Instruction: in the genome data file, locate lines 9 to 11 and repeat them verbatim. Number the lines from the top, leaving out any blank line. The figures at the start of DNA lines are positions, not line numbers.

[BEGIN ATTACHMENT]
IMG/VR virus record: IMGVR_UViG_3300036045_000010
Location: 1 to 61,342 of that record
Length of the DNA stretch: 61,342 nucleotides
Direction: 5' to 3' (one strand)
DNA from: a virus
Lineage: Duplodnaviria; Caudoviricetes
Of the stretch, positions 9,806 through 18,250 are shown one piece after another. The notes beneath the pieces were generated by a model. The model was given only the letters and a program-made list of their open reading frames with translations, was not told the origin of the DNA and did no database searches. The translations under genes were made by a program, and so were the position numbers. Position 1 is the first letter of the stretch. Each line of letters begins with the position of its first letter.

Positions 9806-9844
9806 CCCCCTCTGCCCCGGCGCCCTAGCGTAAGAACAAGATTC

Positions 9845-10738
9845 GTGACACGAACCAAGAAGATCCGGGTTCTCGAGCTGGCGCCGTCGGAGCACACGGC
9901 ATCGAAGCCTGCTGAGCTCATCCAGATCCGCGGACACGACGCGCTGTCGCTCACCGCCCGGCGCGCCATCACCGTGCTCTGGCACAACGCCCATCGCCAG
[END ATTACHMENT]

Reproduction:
9806 CCCCCTCTGCCCCGGCGCCCTAGCGTAAGAACAAGATTC

Positions 9845-10738
9845 GTGACACGAACCAAGAAGATCCGGGTTCTCGAGCTGGCGCCGTCGGAGCACACGGC